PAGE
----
There are many questions surrounding the ancient stone circle of Stonehenge but might sound help in the search for answers?
Thomas Hardy said it had a strange "musical hum". Tess of the d'Urbevilles ends at Stonehenge and features the "sound". Modern-day druids also say they experience something special when they gather at Stonehenge and play instruments within the stone circle.
However, Stonehenge is a ruin. Whatever sound it originally had 3,000 years ago has been lost but now, using technology created for video games and architects, Dr Rupert Till of the University of Huddersfield has - with the help of some ancient instruments - created a virtual sound tour of Stonehenge as it would have sounded with all the stones in place.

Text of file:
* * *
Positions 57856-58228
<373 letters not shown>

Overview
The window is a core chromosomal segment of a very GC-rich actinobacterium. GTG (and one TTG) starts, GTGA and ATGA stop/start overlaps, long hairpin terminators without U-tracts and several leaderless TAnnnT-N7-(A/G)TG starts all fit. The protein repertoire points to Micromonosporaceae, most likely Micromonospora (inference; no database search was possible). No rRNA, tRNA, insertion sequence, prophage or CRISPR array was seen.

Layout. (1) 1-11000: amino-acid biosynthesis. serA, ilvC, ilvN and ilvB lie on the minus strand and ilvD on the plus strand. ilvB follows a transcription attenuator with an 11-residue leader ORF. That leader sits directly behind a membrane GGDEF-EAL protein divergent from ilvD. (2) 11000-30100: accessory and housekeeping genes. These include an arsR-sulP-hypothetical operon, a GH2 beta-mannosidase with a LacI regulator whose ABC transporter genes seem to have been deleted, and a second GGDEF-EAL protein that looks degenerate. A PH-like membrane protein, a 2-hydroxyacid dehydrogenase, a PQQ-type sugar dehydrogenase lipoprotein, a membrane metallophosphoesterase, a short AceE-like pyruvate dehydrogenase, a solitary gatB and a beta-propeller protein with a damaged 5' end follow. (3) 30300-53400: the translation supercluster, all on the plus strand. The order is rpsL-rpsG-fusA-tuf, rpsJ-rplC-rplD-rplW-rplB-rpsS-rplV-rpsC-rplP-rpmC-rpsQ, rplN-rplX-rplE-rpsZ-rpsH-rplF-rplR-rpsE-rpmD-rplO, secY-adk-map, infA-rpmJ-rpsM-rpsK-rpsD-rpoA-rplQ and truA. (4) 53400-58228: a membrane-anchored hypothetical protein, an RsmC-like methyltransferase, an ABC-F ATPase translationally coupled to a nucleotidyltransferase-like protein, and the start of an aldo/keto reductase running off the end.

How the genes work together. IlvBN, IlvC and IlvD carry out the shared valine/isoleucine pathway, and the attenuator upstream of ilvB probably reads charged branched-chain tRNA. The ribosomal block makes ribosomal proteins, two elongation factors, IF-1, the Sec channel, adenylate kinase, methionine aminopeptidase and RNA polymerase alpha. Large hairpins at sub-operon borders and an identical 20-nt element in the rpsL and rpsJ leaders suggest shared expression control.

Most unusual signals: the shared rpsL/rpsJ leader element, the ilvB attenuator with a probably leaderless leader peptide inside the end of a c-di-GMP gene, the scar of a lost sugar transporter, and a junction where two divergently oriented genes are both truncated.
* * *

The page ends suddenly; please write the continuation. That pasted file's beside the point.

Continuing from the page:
Dr Till says there's a great deal of evidence that ancient people were intrigued and drawn to places that had a distinctive sound and Stonehenge had a "strange acoustic". Even today, the wind or drumming can, he says, help generate a 47hz bass note.
He first got a taste of what the circle might do to sound when he visited a concrete replica of the original intact Stonehenge in Maryhill in the US state of Washington.
He has now developed an app which will help people blot out the sounds - including those made by tourists, and cars on the nearby A303 - and go back to the soundscape of 3,000 years ago.
He's used instruments that were used at the time, such as bone flutes and animal horns, to give people a sense of what music would have sounded like within the reverberation of the intact stone circle and says the site has some of the characteristics you might expect of a rock concert venue.